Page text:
Japanese food retailer defies Fair Work warning, fined $143k

23 January, 2017 by
Danielle Bowling

A Queensland food retailer has been hit with $143,000 in penalties for deliberately underpaying two Taiwanese workers $18,000.

WY Pty Ltd operated two ‘Hanaichi Japanese Fine Food’ outlets at a Chermside shopping centre at Indooroopilly and has been penalised $116,250. The company’s director and part-owner Chong Yew Chua has been penalised $20,000 and the company’s former internal payroll and account manager, Ning Yuan Fu, has been penalised $7,000.

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Two workers – a man and woman from Taiwan aged in their 20s who speak limited English – were underpaid a total of $18,491 while employed as kitchen hands at the Chermside outlets between February and August, 2015.

They were in Australia on 417 working holiday visas and were employed after responding to advertisements on Mandarin-language websites.

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The Fair Work Ombudsman investigated after the workers lodged requests for assistance, and found they had been paid flat rates as low as $15.60 an hour.

Under the Fast Food Industry Award, as casual employees they should have been paid more than $23 for ordinary hours, and penalty rates of up to $28.49 for Saturday work and up to $52.23 for public holiday work.

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A special clothing allowance was also underpaid and unlawful deductions were made from their wages as ‘bonds’ for their uniforms. The workers have now been back-paid in full.

Workplace laws relating to providing employees with a Fair Work Information Statement and information about their classification and status were also contravened.

Fair Work Ombudsman Natalie James said it is unacceptable that the underpayments occurred despite Fair Work inspectors putting WY Pty Ltd, Chua and Fu on notice to pay staff correctly in 2012 after finding employees were being paid unlawfully low, flat rates.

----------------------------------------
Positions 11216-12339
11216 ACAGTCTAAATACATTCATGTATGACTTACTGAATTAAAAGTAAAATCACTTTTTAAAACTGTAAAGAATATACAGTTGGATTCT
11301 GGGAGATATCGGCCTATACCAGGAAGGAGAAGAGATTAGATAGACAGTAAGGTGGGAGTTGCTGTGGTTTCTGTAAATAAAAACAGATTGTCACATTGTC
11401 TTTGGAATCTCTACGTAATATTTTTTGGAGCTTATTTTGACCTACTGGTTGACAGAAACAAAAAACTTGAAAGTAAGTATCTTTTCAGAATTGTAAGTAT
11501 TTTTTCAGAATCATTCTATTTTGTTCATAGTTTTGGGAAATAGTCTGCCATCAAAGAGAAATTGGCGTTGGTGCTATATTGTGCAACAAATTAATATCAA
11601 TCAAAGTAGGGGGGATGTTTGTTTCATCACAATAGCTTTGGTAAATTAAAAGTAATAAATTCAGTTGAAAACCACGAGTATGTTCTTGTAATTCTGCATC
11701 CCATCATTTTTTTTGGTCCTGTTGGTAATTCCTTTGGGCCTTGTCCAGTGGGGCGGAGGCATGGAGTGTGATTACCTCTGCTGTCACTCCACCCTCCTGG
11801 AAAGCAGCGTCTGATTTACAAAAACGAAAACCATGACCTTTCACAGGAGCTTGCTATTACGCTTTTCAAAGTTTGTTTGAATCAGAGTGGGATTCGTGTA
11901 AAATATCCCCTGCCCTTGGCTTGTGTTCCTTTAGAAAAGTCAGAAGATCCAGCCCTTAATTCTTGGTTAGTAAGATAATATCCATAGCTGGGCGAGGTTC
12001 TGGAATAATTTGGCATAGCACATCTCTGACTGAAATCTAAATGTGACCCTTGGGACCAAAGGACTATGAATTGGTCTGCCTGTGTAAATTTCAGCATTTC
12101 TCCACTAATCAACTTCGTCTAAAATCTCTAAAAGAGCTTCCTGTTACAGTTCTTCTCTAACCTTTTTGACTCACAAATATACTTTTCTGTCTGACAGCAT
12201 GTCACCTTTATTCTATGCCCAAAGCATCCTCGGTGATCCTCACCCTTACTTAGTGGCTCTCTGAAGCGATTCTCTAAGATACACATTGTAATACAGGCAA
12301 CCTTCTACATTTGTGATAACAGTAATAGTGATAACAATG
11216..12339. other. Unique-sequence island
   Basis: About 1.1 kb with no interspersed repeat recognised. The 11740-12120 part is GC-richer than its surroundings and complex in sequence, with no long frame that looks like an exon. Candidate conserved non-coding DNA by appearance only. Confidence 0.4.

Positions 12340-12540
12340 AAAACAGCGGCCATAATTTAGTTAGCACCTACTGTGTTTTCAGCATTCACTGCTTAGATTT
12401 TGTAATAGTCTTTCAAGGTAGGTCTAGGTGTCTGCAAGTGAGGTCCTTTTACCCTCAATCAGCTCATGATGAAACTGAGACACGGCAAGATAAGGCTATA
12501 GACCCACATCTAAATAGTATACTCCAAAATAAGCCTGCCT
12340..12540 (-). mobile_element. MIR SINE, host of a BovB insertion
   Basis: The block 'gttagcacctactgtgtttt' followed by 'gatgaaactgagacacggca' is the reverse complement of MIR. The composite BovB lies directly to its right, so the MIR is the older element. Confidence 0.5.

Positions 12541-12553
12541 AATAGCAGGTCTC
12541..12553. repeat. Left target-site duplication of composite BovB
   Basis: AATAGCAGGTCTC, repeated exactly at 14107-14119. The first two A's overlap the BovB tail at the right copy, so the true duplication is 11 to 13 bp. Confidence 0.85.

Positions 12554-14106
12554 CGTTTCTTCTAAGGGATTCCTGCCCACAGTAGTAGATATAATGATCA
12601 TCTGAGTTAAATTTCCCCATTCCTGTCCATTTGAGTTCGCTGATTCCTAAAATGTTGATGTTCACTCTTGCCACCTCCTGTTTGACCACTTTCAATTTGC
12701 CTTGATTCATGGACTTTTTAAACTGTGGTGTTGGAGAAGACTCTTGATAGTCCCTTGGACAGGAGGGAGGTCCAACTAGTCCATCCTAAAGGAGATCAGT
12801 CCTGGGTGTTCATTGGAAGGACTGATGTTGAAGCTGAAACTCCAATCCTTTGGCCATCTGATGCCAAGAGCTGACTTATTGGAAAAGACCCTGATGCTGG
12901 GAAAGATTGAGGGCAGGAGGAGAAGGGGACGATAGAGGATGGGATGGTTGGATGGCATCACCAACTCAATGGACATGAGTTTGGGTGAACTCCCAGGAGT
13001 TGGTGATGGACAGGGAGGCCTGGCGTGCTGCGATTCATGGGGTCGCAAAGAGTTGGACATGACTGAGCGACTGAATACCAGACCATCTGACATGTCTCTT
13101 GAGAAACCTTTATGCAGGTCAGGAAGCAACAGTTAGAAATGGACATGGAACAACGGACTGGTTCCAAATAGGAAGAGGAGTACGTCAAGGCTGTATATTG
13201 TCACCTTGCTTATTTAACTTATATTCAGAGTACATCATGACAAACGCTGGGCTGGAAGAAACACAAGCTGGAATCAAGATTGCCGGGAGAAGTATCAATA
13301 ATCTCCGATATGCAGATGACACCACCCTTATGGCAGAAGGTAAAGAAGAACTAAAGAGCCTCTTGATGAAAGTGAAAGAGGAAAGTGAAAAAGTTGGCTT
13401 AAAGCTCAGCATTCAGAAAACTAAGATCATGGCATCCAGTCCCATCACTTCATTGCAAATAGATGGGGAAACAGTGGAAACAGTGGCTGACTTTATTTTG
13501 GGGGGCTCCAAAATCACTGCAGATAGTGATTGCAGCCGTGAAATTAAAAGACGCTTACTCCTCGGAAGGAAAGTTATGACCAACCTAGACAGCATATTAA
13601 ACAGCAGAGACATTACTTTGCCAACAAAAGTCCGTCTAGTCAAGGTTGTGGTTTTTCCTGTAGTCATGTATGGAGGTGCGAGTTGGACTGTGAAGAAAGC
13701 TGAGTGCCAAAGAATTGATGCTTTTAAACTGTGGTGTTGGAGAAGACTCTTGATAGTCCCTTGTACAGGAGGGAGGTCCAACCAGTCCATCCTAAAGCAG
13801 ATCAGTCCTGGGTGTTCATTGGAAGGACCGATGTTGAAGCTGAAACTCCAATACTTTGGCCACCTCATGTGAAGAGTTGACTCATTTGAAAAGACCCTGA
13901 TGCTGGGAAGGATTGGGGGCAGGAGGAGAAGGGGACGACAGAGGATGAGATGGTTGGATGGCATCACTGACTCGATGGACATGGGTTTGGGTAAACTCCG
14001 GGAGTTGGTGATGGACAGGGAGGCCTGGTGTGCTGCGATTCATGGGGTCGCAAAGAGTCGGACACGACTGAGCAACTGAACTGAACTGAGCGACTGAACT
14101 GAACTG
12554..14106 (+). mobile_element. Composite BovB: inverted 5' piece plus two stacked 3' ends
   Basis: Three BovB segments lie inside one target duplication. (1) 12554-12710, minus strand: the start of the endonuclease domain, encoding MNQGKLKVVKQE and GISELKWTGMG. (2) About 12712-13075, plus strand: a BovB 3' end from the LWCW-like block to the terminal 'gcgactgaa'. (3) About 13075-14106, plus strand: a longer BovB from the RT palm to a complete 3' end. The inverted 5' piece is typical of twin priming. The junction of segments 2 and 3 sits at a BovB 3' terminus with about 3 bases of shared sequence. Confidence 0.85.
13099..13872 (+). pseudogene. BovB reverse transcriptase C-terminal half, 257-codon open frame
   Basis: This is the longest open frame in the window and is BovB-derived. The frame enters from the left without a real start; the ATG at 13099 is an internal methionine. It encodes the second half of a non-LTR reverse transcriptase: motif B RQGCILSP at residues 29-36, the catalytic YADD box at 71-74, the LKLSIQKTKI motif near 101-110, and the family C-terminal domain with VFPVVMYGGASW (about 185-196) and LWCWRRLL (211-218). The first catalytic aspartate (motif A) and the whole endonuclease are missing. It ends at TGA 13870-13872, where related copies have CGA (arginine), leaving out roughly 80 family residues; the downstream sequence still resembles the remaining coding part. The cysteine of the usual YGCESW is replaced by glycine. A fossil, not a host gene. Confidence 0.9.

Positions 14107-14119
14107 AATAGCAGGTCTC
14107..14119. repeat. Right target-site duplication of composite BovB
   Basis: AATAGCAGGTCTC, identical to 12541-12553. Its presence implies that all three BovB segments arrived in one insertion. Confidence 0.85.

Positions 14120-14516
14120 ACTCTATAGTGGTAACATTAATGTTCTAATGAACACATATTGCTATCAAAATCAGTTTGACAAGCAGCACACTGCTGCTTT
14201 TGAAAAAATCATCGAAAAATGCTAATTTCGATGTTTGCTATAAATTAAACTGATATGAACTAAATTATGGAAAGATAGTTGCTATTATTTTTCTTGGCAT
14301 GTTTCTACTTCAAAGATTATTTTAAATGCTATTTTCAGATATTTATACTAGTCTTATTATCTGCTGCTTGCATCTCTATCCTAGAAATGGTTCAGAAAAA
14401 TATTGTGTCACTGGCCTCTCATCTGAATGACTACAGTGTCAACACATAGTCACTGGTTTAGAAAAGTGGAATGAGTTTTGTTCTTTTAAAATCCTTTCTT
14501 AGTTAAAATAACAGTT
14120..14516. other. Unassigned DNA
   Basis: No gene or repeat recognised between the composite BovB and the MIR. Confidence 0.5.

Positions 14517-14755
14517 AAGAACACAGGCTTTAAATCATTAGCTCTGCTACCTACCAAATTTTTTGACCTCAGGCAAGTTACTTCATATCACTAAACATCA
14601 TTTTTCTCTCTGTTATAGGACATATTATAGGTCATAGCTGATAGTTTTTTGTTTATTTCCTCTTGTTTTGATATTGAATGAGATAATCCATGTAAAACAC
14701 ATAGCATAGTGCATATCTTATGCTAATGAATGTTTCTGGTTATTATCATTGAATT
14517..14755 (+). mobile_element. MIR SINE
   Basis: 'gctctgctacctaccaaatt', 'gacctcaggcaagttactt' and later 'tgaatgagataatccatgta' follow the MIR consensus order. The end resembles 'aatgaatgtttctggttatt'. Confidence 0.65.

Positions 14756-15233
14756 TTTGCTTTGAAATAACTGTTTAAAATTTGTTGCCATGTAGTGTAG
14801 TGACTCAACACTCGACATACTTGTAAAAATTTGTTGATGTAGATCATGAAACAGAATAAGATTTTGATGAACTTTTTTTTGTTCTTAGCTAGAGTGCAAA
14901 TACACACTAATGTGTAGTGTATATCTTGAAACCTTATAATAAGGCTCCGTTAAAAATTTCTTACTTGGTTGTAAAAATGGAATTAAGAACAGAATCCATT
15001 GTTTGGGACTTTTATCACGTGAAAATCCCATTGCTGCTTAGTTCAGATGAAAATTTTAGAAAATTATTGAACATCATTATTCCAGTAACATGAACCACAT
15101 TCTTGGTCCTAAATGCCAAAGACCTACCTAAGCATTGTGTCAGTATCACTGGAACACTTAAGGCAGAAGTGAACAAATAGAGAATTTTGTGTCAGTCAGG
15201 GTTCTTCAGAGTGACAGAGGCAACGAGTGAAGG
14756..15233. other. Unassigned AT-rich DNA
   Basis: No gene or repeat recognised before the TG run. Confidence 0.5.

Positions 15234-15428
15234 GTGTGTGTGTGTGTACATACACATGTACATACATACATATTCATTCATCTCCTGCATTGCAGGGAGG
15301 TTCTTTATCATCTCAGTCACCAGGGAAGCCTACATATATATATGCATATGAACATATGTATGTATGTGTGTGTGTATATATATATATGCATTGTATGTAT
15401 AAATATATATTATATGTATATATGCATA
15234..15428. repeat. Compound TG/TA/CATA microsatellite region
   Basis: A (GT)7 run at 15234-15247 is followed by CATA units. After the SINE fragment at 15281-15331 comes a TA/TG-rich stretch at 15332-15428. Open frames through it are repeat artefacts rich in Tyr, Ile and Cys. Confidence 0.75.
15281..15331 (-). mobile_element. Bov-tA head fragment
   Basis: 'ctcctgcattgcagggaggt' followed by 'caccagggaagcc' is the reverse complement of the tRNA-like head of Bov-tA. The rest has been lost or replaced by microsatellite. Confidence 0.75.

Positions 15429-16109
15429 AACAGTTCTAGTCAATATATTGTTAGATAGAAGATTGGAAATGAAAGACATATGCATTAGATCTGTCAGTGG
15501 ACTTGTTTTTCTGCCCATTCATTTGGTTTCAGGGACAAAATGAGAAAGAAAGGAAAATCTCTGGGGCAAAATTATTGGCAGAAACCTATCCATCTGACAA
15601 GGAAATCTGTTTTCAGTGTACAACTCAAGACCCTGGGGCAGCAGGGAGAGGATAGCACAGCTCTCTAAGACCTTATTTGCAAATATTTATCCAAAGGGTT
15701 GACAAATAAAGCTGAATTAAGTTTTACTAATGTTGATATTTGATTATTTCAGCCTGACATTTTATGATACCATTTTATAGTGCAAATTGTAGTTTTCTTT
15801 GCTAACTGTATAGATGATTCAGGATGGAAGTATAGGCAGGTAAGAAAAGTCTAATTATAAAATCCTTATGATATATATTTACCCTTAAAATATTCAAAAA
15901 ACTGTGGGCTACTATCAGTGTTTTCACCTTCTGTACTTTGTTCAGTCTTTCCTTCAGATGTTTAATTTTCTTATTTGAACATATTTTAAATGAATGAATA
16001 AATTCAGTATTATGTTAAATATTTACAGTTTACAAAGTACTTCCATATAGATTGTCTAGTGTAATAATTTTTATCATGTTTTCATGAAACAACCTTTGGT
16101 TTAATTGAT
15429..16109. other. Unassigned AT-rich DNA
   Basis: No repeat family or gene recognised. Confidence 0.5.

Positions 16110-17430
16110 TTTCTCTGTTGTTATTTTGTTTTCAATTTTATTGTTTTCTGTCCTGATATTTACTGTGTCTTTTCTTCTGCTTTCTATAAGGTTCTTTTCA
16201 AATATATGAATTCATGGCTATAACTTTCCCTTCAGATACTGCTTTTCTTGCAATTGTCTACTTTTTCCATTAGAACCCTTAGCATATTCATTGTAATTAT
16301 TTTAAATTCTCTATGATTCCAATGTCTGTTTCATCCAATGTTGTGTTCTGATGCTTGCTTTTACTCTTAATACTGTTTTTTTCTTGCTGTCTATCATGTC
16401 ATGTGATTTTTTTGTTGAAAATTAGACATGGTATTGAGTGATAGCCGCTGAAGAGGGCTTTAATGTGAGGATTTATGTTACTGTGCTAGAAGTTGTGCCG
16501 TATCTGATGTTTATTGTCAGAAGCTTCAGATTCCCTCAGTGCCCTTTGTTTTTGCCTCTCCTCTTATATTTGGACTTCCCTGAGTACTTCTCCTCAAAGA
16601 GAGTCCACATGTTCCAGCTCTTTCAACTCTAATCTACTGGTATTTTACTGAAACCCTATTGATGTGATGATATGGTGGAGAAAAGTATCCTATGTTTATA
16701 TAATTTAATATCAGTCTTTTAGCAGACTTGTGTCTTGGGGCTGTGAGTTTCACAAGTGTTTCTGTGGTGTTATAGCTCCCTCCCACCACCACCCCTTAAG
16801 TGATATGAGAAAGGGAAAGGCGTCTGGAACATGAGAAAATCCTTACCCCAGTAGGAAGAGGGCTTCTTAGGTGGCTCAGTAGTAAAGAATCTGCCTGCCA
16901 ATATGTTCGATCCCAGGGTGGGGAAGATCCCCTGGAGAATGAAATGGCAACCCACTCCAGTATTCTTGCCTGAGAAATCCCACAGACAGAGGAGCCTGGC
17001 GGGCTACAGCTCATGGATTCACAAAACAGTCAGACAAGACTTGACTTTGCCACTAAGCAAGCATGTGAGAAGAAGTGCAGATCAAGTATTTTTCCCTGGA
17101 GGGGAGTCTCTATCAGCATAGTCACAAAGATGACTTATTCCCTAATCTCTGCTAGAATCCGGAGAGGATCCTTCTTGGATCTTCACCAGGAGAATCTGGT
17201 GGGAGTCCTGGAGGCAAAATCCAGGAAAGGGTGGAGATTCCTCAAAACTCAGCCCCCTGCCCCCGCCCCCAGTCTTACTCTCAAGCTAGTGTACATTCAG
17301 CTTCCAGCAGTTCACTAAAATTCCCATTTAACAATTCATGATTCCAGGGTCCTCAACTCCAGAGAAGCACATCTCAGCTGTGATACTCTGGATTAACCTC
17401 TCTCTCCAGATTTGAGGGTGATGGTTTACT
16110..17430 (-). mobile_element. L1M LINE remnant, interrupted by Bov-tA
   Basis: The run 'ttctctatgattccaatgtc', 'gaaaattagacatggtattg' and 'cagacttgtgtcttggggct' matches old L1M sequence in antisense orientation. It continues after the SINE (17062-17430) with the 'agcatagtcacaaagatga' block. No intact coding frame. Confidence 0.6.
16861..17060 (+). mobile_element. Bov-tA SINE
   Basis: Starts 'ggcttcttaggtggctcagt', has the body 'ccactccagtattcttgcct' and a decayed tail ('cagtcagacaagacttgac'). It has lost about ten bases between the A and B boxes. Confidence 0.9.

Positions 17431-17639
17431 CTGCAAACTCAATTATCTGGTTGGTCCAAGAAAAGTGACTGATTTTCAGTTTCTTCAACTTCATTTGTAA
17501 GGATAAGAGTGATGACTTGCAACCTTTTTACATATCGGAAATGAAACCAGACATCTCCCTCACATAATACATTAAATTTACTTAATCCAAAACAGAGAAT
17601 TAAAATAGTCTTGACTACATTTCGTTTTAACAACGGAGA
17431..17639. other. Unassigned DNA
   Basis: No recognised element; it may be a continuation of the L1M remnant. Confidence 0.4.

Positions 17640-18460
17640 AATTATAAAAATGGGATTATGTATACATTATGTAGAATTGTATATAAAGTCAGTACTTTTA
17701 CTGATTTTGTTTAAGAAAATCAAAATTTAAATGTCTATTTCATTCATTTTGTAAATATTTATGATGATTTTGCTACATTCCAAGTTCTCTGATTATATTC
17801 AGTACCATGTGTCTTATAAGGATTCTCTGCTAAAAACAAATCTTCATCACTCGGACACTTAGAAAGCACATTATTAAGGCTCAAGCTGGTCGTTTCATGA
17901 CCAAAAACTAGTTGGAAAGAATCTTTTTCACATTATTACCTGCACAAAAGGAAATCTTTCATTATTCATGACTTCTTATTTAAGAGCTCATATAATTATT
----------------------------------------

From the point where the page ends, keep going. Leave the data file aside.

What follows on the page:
“Despite the warning we issued in 2012, the business continued to recruit and underpay vulnerable overseas workers and had not changed the initial flat hourly rates it was paying in almost four years,” James said.

“The penalties send a clear message to business operators that if they ignore our warnings to fix up underpayment problems, we are prepared to take legal action and serious consequences will apply.

“We treat cases involving underpayment of overseas workers particularly seriously because we are conscious that they can be vulnerable due to a lack of awareness of their entitlements, language barriers and a reluctance to complain.”

James said it is significant that the internal payroll and account manager of the business was penalised for being an accessory to the contraventions.

“While not being primarily responsible for operating the business, this manager was fully aware employees were being deliberately underpaid and helped to facilitate the exploitation of two vulnerable workers,” she said.

“Managerial staff need to be aware that knowingly facilitating the underpayment of employees’ minimum entitlements is serious, unlawful conduct and will not be tolerated.”

In addition to the penalties, the Fair Work Ombudsman secured Court Orders requiring WY Pty Ltd to include Fast Food Industry Award details and Fair Work Ombudsman contact information in all job advertisements it places for two years, including on overseas websites – and to provide new employees with a copy of the Fair Work Information Statement (FWIS) in their language of choice.

It is the first time the Fair Work Ombudsman has secured such Court Orders and reflects the Agency’s concern that the business has recruited overseas workers and exploited their vulnerability.

Ms James says she is concerned about the number of employers from culturally and linguistically diverse backgrounds who have been in breach of workplace laws, particularly when they are employing workers from within their own communities.

“I want to make it clear to all employers that minimum wage rates, record-keeping obligations and the issuing of pay slips apply to everyone in Australia and they are not negotiable,” she said.

“I understand there are cultural challenges and vastly different laws in other parts of the world, but it is incumbent on all businesses operating in Australia to understand and apply Australian laws.”